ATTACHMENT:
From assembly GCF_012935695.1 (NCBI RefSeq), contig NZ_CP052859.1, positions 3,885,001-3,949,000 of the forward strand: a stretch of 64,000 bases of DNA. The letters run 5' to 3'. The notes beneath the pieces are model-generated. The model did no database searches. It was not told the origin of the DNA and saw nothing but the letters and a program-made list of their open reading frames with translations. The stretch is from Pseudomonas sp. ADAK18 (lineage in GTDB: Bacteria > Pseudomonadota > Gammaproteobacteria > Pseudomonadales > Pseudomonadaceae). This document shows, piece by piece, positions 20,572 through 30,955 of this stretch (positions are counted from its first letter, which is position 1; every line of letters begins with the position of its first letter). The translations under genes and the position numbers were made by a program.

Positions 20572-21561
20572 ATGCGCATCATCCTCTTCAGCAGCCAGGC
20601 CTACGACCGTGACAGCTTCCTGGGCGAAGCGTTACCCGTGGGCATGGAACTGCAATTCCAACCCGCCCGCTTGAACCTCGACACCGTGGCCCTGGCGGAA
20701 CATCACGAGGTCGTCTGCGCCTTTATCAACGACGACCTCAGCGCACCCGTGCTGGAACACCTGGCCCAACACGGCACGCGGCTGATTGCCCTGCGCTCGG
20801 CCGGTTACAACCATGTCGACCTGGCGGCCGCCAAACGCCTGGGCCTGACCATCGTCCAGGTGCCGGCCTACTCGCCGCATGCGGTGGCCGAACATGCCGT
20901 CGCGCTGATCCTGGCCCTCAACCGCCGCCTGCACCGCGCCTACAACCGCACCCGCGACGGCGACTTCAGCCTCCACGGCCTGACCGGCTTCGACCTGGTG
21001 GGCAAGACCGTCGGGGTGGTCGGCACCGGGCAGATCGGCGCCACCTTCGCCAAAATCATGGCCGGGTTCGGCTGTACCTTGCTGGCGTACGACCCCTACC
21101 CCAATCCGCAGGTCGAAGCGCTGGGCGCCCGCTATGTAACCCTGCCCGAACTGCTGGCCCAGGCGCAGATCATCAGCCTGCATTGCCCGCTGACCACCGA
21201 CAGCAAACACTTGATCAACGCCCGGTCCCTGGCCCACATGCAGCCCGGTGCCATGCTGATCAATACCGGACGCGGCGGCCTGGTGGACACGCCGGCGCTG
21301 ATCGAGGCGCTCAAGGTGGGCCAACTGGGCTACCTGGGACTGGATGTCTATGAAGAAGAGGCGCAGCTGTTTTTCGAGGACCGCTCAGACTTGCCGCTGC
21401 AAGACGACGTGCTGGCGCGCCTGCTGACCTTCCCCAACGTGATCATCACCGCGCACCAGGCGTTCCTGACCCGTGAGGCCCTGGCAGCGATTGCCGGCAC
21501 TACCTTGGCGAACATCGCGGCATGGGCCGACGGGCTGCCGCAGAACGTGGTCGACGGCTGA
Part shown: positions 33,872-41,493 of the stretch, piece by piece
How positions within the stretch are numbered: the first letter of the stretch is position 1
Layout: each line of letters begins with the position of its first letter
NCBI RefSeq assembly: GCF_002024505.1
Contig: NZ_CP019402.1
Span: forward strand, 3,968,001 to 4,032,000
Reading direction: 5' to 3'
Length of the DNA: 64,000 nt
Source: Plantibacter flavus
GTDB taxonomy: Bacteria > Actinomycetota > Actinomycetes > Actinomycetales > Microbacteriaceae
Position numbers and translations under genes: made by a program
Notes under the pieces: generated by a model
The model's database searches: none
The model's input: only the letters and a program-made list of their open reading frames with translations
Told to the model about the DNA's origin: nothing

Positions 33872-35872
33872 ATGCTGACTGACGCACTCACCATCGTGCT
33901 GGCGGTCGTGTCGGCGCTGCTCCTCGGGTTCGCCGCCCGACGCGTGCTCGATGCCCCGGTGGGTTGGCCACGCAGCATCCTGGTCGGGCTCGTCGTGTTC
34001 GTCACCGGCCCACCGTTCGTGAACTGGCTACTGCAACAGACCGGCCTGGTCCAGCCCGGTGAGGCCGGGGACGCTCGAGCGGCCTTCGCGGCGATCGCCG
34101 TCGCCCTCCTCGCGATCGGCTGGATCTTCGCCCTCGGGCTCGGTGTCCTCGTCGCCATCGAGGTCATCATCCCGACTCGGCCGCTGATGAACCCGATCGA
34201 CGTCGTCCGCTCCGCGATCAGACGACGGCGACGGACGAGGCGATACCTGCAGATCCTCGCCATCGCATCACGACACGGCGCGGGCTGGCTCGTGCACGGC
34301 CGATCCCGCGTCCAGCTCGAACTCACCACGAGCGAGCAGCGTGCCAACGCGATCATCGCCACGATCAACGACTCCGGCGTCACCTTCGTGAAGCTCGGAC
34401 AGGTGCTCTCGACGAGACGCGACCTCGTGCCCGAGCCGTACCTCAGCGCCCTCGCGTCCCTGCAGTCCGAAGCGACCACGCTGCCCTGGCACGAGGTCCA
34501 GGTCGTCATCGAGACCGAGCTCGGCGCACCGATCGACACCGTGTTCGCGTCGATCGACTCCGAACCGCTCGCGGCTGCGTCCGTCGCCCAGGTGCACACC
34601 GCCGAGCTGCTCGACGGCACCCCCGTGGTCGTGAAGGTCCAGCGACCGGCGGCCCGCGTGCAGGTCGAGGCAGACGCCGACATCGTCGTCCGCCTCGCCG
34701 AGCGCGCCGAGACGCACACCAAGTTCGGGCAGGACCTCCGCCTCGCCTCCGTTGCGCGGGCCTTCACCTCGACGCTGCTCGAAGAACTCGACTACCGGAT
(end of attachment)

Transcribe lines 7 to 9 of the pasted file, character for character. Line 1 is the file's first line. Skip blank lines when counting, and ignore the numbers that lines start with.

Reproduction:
20901 CGCGCTGATCCTGGCCCTCAACCGCCGCCTGCACCGCGCCTACAACCGCACCCGCGACGGCGACTTCAGCCTCCACGGCCTGACCGGCTTCGACCTGGTG
21001 GGCAAGACCGTCGGGGTGGTCGGCACCGGGCAGATCGGCGCCACCTTCGCCAAAATCATGGCCGGGTTCGGCTGTACCTTGCTGGCGTACGACCCCTACC
21101 CCAATCCGCAGGTCGAAGCGCTGGGCGCCCGCTATGTAACCCTGCCCGAACTGCTGGCCCAGGCGCAGATCATCAGCCTGCATTGCCCGCTGACCACCGA